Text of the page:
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Augmented Reality Exhibits Bust the Myth That Technology is Complicated

Energy and Technology Museum implemented a new project – authentic museum equipment was recreated with the help of augmented reality.

The former first power plant of the city of Vilnius was stopped in 1998. Authentic devices, boilers and turbines have been preserved in the Energy and Technology Museum established here. Now only guides tell visitors about them. However, it is difficult to explain verbally how a steam boiler that reaches a temperature of 1400 degrees inside works or how a turbine rotates and generates electricity. The museum used modern technologies to illustrate their operation.

A tangle of pipes

The new interactive stands complemented the museum’s Boiler and Turbine Halls. From December, visitors can see an authentic view of the steam boilers and turbines and how the facilities worked and looked in the past. With the help of augmented reality, it is revealed how turbines convert the thermal energy of steam into mechanical energy and how boilers produce steam in individual complex parts.

In cooperation with representatives of creative industries, “MultimediaMark”, museum has applied augmented reality technology, with the help of which real objects are represented by computer graphics elements. “The purpose of the work is to interest, intrigue, and then to familiarize the visitor with the basic principles of steam boiler and turbine operation. To show and clearly visualize how these devices work,” said Jokūbas Bernotas-Pakeris, 3D designer of “MultimediaMark”.

How does the boiler work? Challenges have already arisen in this part of the project. “If the operation of the turbine – the rotor – is quite clear, then the steam boiler is a whole tangle of pipes and labyrinths. Not only on the outside, but on the inside as well. More than once, I clarified, made adjustments, did 3D scans, went to the boiler with a searchlight and climbed on it. After finding out the principle of its operation, we also had to create a visual system that would work on a simple Android system,” recalled Bernotas-Pakeris, who spent about two months at the museum.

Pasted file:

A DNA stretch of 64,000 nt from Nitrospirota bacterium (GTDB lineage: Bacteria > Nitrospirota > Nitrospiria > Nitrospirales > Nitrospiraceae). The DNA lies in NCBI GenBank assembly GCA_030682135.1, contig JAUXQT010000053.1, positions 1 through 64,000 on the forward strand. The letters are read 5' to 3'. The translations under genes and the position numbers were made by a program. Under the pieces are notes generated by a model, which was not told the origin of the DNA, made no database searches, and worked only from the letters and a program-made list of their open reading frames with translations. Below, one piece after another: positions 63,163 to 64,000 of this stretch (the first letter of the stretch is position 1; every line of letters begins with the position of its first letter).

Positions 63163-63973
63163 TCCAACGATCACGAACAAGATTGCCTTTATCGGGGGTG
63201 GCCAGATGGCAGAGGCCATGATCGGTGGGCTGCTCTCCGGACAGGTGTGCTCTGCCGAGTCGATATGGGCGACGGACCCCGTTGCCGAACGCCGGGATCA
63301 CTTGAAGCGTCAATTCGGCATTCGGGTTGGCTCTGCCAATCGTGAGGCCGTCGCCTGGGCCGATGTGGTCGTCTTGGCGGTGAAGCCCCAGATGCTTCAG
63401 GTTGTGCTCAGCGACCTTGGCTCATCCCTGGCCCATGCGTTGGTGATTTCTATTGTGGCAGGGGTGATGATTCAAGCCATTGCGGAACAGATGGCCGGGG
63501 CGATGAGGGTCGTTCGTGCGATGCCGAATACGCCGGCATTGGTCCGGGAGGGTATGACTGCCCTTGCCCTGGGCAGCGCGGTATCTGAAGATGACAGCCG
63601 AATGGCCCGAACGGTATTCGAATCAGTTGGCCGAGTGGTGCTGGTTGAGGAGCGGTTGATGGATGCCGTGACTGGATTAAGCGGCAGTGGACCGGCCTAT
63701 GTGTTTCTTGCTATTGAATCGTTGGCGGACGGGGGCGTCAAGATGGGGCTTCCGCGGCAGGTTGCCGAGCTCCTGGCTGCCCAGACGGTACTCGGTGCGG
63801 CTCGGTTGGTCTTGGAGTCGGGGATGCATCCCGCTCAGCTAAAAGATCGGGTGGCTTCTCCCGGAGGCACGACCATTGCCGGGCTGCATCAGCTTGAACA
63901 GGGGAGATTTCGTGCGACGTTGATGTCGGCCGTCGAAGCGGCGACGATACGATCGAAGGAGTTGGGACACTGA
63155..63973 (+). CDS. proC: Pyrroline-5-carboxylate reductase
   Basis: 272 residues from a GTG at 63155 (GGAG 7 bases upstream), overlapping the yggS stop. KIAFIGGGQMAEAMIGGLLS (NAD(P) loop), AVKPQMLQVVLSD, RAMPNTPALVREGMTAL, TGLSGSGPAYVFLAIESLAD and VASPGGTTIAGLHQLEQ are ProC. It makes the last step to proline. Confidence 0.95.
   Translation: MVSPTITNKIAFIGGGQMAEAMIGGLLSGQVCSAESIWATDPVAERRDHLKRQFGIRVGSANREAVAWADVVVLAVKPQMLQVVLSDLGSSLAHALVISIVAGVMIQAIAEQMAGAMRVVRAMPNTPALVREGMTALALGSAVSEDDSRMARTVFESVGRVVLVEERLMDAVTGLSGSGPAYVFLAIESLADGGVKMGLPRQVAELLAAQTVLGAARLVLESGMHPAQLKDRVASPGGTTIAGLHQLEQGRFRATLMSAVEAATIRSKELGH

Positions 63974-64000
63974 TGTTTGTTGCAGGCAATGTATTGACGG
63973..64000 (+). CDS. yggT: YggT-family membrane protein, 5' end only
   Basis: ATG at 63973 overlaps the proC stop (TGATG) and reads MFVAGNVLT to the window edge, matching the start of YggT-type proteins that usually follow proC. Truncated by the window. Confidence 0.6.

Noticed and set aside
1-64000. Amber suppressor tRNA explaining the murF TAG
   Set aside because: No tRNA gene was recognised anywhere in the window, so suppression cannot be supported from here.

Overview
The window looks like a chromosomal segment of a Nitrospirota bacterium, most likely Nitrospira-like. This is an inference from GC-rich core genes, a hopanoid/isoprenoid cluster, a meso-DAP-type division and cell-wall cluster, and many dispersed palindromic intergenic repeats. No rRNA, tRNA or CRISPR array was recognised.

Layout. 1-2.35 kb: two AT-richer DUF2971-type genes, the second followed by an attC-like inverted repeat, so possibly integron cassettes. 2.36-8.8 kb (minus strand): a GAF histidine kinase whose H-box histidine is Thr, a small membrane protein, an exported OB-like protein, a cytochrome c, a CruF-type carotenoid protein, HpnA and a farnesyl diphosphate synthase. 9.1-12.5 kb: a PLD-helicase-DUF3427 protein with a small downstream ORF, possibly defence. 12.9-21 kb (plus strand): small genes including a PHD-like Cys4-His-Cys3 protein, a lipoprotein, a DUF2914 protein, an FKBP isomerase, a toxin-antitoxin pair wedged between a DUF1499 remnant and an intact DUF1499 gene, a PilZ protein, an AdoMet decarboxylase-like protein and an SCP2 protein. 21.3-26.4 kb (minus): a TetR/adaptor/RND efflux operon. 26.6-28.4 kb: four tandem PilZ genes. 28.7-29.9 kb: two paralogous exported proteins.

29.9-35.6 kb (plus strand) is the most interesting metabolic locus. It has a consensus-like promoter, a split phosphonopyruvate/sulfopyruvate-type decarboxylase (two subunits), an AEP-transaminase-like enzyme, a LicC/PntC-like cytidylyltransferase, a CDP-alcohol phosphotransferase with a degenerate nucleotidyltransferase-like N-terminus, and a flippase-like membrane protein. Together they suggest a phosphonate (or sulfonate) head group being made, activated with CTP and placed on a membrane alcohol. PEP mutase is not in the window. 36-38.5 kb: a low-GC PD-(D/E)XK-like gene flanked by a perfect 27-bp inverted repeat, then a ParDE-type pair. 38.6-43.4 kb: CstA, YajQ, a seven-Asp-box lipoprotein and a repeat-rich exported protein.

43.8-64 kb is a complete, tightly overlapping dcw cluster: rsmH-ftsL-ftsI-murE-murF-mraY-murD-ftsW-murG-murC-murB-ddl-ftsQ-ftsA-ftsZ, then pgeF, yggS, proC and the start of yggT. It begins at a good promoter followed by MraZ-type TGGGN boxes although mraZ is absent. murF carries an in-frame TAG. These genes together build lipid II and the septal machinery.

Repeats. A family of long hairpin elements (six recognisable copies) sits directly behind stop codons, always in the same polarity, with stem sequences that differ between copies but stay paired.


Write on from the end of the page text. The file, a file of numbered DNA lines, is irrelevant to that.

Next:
We will have a new engineer

The developer consulted with museum employees, engineers and the Lithuanian Energy Seniors Club. Club members worked at the power plant when it was still operating, so their knowledge is relevant and informative.

“Energy was mostly overseeing production, so when there were a lot of fundamental questions now, it made us all dig deeper. Finally, when we sifted through all this information, we had to choose – what do we want to show the visitor? Impressively, but also clearly enough, precisely. Today, the attention span of young people is getting shorter and shorter. Through it, we must be able to meaningfully show what we want. And those who are interested will stay longer in the museum,” Bernotas-Pakeris is convinced.

Why does it make sense to learn about how vintage equipment works? “In the beginning, I imagined both the boiler and the turbine as extremely complicated, although they actually work quite simply. This is a hint to us that we can understand something particularly complicated quite easily. In this way, we destroy our imagination of technical ignorance, which, by the way, often stops us from furthering our interest in science. And if any visitor is interested in it, “gets hooked”, we will have a new engineer,” said the interviewer.

Not just technologies of the past

The modern museum visitor is attracted by dynamic and interactive expositions. “Augmented reality technology allows you to look at authentic technical devices from the inside. It also enhances the visitor’s experience and changes how he/she understands and learns about the world. The use of such technologies can encourage us to better understand the science of physics, especially the younger generation. In order to interest them in science and attract to the museum, we need interactive and advanced solutions,” said the author of the project and cultural project coordinator at the Energy and Technology Museum Žara Kutkaitė.

Augmented reality stands are adapted for museum activities and guided tours. In addition, the project updated the museum’s smart app “Deeper Vision”, which can be downloaded on the “Google Play” platform. “In the museum, we have a power plant control panel simulator, a 3D model of a steam boiler, car structures that can also be “seen” with the help of augmented reality. I am convinced that the museums of the future will be full of interactive, augmented reality exhibits. In the Energy and Technology Museum, we aim not only to exhibit and show historical equipment, but also to keep pace with technology, science and innovation” said Kutkaitė.

The project was sponsored by the Lithuanian Council for Culture and Vilnius City Municipality.

Augmented reality stands are open in the Boiler and Turbine Halls during the working hours of the Energy and Technology Museum from Tuesday to Sunday from 10 AM to 6.30 PM.

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